NEW HAVEN -- There has been a professional tennis tournament played in New Haven, in one form or another, for the past 30 years. That streak is now likely over.
The Connecticut Open WTA tournament has been sold to a group that is moving the event to China.
Tournament Director Anne Worcester thanked the state, which bought the tournament for just over $600,000 in 2013 to prevent it from moving. The State Bond Commission also, in recent yeas, approved $2.5 million for upgrades to the Connecticut Tennis Center.
However, with the lack of a title sponsor and dwindling ticket sales, it was game, set match.
Ultimately, the organizers of the Connecticut Open say they had to sell.
"It’s about a $4.5 million total annual budget," said Worcester, who noted the tournament barely broke even for years.
"If we could sell more tickets and keep our expenses down, that would be a healthier financial model," she said.
Ticket sales for last year's tournament were just over 50,000. That's less than half the number during the tournament's best years.
But, Worcester blames the decision to sell largely on the 13,000 seat stadium's design.
"The stadium was built without sponsor suites, without any kind of catering facilities and with a scoreboard that was obsolete in 10 minutes," she said.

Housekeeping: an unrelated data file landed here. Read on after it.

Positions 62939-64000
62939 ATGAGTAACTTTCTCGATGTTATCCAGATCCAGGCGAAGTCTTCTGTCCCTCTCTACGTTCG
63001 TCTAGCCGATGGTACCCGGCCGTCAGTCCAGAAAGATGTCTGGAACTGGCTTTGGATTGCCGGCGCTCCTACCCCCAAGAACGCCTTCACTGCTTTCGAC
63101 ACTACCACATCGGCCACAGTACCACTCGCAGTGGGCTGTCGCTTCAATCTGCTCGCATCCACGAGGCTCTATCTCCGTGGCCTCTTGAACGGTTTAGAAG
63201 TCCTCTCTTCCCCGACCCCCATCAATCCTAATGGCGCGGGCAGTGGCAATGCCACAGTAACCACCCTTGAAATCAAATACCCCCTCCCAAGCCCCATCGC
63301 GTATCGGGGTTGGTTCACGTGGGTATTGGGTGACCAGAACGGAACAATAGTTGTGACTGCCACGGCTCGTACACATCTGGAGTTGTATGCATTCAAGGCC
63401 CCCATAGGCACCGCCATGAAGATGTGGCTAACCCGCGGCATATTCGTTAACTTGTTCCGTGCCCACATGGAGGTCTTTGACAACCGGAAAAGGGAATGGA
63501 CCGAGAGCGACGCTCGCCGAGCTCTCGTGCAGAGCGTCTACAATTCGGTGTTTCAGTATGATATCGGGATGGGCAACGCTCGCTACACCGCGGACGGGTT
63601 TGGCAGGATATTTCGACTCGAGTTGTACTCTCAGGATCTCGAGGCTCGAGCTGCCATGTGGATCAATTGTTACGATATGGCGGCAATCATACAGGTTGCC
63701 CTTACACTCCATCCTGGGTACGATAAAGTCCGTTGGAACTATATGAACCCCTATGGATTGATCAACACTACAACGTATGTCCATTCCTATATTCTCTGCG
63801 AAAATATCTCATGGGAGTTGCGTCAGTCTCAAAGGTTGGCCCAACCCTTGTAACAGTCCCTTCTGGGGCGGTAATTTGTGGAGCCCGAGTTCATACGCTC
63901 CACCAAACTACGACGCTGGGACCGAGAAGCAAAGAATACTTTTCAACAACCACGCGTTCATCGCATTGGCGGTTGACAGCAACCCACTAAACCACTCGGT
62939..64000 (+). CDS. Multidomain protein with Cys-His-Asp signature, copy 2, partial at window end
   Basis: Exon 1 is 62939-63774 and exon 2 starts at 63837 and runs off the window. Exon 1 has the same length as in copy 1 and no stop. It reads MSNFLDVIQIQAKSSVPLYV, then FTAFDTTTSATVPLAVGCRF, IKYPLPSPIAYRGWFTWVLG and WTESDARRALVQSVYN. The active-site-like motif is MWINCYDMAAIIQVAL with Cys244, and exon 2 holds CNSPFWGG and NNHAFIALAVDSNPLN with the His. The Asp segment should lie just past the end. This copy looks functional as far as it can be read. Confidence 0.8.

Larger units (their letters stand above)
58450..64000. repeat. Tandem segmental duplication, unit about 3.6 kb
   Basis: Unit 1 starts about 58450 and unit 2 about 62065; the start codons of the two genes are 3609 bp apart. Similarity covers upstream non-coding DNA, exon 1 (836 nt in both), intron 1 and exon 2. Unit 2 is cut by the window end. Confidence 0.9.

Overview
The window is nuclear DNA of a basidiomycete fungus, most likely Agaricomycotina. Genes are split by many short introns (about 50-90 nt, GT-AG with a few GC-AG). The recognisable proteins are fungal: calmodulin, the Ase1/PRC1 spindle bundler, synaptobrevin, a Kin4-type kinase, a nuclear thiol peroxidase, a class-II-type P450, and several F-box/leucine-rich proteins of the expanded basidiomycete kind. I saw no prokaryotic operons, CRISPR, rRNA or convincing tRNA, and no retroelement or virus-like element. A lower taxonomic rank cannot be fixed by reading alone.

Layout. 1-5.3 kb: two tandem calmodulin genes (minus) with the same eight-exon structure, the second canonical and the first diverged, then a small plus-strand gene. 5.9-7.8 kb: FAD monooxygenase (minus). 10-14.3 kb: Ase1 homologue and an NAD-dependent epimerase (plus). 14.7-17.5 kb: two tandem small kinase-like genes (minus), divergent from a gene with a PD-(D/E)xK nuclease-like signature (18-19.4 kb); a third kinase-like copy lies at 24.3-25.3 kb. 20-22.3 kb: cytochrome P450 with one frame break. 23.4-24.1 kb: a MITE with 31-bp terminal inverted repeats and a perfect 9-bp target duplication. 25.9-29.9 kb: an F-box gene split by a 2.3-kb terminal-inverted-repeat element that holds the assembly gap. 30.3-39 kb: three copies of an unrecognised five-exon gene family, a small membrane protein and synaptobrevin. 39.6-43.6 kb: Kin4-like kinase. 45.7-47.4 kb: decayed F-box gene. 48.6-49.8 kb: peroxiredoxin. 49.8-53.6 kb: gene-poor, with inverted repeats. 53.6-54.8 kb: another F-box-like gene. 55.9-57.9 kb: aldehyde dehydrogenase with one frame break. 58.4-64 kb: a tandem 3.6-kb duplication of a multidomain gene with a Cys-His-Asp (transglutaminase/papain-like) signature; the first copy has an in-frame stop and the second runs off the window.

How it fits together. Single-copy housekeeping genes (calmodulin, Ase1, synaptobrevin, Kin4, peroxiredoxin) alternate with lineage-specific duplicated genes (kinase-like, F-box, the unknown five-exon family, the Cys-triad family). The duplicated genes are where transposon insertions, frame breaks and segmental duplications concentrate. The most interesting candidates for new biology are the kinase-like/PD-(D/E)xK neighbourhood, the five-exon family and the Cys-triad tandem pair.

And ,without sponsor suites and catering facilities, "we were spending $500,000 a year in temporary infrastructure, which is crazy."
The state contributed over $15 million to build the stadium, nearly 30 years ago.
"They built this stadium too a big for tennis," Worcester added. "Somebody’s ego got in the way."
The economic impact of this event to New Haven and the surrounding communities, according to the Tennis Foundation of Connecticut, is $10 million annually.
"It’s jobs. It’s tax revenue. It’s plumbers, electricians, printing companies, hotels, restaurants.," Worcester said.
She remains confident professional tennis will return to New Haven over the next year or two, but probably at a much lower level.
Worcester met with Gov. Ned Lamont (D-Connecticut) and Mayor Toni N. Harp (D-New Haven) over the past couple of days and she says they are both supportive of efforts to re-imagine tennis in New Haven.
And, she notes, the sale of the tournament will result in the state being reimbursed the hundreds of thousands of dollars invested to purchase the tournament in 2013.